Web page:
A Happy Father’s Day

My husband Nathan made an adorable request the other day. (I’m sorry if this embarrasses you, dear, but you are married to a blogger and… I want to brag about you.) He asked that our family never buy him a Father’s Day gift. I asked if handmade gifts were acceptable, or if he simply did not wish to receive any gifts for Father’s Day, ever (a request I had no intention of granting). He enthusiastically assured me that handmade gifts and cards were exactly the kind of thing he would like. I got the impression that he’d rather we ignore the “holiday” entirely than get him a tie.

I cannot give him anything this year, even though I would like to mark the day with something like the beautiful brunch he took me to on Mother’s Day, back when we were getting paychecks. I do think that Mother’s Day was a bigger deal for me than Father’s Day will be for him, given that I’m the one with round ligament pain, breasts that have doubled in size and a pain in my right hip that just never seems to go away. I have a feeling that this whole thing is less real for the parent who isn’t getting kicked from the inside by our tiny progeny.

But nothing could express the gratitude I feel when I think of Nathan as a father. No matter how scared I might feel at times by the prospect of parenting, I feel better as soon as I picture Nathan helping raise our child. I have chosen a partner in this endeavor who can look into the soft brown eyes of our dog, and respond to the animal’s mood. The empathy with which I want to raise our child comes naturally to Nathan. He will easily learn to “read” our baby’s cries. He will have no trouble with gentle discipline. When paychecks start to come in again, you can be sure to find me browsing on gearhungry.com for my man, but for now frugality prevails.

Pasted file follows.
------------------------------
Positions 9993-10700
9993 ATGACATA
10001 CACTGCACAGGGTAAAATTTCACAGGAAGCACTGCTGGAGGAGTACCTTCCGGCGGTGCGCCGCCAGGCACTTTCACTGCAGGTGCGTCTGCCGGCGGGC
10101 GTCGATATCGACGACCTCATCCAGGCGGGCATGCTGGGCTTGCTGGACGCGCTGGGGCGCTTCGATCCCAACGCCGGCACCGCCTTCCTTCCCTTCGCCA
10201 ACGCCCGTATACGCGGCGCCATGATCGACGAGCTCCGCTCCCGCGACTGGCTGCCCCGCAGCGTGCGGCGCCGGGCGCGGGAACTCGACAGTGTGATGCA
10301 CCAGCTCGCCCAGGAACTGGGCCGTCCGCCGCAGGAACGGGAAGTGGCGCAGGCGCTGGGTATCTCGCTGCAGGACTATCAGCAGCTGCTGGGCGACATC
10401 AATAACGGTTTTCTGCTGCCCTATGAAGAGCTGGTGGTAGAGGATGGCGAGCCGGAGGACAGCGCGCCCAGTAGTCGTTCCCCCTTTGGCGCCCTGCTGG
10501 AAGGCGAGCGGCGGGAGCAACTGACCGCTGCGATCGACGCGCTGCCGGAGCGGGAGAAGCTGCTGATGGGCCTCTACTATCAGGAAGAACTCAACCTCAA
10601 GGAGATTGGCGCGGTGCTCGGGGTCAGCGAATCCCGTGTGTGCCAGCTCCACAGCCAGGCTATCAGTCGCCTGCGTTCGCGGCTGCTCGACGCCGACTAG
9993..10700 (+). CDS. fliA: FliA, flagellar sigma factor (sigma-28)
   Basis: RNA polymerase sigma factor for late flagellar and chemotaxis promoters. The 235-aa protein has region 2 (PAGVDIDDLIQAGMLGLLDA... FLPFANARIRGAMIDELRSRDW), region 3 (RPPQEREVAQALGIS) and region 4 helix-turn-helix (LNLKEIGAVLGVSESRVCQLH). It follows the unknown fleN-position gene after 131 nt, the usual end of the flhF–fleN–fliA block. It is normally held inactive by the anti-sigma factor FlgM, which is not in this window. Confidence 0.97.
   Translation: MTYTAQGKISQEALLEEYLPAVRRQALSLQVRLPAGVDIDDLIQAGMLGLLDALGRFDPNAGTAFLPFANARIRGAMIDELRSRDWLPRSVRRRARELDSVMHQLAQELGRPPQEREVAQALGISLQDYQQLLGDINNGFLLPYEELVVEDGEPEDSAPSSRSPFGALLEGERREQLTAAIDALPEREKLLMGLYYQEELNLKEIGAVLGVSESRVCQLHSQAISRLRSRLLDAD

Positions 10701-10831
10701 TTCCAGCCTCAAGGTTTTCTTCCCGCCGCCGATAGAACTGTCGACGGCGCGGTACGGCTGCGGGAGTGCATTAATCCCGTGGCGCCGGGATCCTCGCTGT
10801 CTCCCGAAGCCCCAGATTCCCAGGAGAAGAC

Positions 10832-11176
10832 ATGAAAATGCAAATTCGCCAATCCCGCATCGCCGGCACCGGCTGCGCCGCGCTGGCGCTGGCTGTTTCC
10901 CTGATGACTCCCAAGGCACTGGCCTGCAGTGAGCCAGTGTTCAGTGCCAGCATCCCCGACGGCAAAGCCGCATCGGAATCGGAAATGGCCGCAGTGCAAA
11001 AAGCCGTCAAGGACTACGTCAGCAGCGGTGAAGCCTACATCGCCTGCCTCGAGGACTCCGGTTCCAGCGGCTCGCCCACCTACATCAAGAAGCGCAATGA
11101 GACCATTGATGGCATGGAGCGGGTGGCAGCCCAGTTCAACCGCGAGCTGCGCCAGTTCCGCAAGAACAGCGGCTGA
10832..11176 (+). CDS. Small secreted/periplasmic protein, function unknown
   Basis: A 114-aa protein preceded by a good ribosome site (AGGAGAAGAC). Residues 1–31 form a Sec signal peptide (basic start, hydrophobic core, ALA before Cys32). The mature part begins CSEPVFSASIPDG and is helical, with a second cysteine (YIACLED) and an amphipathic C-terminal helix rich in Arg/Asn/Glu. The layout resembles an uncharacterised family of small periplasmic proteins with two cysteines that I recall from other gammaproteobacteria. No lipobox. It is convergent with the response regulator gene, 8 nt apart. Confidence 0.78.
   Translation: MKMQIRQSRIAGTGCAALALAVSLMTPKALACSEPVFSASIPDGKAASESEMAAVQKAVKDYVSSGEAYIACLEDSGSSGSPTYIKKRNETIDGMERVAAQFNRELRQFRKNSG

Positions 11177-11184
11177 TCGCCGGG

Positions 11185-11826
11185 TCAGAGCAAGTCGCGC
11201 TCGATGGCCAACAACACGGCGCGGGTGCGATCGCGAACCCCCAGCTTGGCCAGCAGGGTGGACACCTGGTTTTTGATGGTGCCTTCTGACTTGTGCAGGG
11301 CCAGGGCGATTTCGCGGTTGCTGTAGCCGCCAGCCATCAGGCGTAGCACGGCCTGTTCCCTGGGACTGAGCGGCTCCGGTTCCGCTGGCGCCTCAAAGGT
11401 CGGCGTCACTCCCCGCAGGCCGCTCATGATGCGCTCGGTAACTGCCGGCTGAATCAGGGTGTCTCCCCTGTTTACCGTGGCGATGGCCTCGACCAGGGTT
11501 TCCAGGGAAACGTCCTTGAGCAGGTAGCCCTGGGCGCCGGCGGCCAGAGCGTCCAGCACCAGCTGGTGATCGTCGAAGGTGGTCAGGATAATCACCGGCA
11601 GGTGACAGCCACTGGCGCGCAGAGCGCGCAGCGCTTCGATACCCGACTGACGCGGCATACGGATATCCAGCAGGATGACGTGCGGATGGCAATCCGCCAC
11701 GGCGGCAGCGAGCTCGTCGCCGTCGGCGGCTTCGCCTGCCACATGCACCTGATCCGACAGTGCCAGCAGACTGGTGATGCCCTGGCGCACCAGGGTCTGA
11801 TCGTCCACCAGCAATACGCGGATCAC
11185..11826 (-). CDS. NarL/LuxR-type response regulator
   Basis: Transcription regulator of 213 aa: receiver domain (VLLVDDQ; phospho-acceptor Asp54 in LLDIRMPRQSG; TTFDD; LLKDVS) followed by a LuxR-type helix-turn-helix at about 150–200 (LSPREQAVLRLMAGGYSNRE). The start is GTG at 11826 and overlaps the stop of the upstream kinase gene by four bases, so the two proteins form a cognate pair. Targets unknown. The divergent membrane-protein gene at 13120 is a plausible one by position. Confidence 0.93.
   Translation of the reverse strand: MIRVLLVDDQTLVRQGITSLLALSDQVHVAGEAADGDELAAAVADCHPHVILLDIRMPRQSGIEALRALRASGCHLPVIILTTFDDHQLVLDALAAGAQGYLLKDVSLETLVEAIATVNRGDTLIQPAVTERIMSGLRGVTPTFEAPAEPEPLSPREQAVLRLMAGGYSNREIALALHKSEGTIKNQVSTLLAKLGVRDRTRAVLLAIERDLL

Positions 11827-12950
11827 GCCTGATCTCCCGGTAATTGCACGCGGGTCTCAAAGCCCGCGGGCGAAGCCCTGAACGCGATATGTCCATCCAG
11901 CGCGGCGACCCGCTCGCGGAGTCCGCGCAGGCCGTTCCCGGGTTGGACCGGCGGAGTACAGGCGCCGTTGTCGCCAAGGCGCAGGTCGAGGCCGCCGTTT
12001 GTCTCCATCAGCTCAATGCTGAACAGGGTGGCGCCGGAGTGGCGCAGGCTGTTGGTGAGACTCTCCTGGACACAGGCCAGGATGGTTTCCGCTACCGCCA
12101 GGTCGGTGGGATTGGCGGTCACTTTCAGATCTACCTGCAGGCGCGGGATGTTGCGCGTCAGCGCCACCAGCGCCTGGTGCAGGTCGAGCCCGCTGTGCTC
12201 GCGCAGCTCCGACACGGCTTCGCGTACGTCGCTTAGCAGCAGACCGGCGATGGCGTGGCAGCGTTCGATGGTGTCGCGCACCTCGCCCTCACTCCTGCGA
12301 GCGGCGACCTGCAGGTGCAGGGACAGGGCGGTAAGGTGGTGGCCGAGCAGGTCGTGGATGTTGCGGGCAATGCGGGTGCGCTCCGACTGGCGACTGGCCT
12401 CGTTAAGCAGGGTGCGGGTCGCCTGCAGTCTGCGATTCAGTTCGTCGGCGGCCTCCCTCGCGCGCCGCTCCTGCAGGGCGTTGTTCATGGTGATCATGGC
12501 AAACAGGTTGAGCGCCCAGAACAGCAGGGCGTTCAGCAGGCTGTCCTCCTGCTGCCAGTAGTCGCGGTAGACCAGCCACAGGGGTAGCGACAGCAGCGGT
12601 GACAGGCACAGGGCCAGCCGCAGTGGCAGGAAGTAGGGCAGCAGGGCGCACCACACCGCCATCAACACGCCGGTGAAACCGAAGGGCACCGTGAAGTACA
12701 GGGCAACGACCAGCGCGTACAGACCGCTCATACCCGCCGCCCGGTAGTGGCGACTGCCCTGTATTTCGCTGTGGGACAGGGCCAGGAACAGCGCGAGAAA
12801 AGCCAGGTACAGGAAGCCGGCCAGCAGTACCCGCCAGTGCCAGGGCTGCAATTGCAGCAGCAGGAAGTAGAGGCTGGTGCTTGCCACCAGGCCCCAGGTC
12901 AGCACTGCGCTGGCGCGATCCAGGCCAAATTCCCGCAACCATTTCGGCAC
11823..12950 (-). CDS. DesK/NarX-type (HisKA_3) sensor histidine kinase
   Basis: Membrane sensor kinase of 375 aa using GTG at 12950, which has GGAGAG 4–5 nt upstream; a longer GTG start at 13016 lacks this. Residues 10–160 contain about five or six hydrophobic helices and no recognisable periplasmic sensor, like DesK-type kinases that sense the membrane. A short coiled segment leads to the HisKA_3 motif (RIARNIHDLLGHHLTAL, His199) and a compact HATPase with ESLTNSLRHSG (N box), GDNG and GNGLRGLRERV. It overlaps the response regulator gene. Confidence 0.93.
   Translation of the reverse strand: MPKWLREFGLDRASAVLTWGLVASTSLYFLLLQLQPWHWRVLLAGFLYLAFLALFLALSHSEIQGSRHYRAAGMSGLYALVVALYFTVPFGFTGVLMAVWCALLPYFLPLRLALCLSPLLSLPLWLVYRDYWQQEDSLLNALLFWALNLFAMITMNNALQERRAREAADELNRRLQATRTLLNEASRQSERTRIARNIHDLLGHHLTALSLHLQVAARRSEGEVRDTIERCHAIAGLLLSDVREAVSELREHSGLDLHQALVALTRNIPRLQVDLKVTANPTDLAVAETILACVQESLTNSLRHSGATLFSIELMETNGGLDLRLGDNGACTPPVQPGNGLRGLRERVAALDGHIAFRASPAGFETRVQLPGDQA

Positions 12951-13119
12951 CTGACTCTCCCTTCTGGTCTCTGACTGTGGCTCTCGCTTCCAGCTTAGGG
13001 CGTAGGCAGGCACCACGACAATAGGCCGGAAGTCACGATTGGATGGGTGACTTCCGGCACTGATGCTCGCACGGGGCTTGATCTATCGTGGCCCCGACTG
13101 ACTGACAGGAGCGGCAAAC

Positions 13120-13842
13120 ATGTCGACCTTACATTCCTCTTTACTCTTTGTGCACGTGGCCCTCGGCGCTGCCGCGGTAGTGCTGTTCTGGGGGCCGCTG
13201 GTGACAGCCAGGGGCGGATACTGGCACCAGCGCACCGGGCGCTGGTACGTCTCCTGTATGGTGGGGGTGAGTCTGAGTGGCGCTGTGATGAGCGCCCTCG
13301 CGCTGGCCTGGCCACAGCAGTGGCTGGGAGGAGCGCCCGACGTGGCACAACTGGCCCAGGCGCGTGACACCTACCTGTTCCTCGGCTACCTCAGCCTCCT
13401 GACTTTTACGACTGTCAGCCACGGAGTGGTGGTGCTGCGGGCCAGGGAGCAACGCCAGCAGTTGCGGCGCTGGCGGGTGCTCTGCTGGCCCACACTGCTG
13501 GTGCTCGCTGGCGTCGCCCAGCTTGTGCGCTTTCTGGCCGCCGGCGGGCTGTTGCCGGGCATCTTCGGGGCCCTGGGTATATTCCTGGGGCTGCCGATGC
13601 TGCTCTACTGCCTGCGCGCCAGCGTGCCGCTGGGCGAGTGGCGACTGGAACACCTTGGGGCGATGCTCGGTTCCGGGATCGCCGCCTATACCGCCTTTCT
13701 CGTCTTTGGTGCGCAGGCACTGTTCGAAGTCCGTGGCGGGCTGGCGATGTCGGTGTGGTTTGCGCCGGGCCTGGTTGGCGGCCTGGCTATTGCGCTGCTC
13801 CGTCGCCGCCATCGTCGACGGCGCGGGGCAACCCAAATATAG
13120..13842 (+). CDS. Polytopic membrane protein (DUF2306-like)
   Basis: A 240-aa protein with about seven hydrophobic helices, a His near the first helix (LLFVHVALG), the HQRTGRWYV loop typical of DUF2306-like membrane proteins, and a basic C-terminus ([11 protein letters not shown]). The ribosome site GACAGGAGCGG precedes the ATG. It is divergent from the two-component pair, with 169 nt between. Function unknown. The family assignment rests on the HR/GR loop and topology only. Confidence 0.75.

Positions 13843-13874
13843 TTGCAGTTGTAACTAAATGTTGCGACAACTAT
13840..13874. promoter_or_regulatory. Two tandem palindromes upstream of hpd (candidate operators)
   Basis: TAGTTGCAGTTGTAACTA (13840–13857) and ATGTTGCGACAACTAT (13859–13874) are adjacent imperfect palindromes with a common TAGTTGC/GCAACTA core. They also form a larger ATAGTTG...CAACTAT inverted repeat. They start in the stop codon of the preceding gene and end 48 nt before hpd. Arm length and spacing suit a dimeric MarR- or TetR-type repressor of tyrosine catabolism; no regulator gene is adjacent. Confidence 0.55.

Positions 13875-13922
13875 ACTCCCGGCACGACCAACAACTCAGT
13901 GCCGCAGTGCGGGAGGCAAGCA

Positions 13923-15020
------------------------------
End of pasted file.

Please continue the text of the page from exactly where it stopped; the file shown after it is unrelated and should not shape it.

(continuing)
Sometimes, I think of this family we have made together, and I feel like I must be dreaming. How did a girl who came from such a dysfunctional family, when every affectionate moment between my parents seemed to have a corresponding cruel insult, grow up to find a man who is just so kind and so patient? I have no fears that the darker aspects of my childhood will repeat themselves, because even when I doubt myself, I never doubt Nathan.

I have chosen the best possible parent, husband and human being to share my life with. How could I possibly find a gift to match what he has given me?

Happy Father’s Day, Nathan. You are already a wonderful father. I am forever grateful that I have the privilege to be your wife and the mother-to-be of your child. Thank you.


  1. Misty (@chickadeedoula) said:

    After having my first daughter, I went through a “mourning” phase, where I had to do a lot of healing from some of the issues I dealt with as a baby/child (clearly, I don’t remember what happened as a baby, but I know from things that my mom/dad have told me, I am definitely parenting in a different way – they come from an older generation of people who believed that babies should be seen and not heard). It was like I had to finally process everything while also raising my own newborn. My hubby was a rock through all of this, and I don’t think he’ll ever know how much he held things together for me. I think of those hard times every Father’s Day :)

    June 18, 2012
    • Anne-Marie said:

      It’s pretty amazing how fast and hard stuff from the past can come up and hit you, isn’t it? It’s so nice to have backup when that happens. I honestly don’t remember how I functioned at all without him. I’m glad to know that I can, but it’s ever so nice that I don’t have to!

      June 19, 2012

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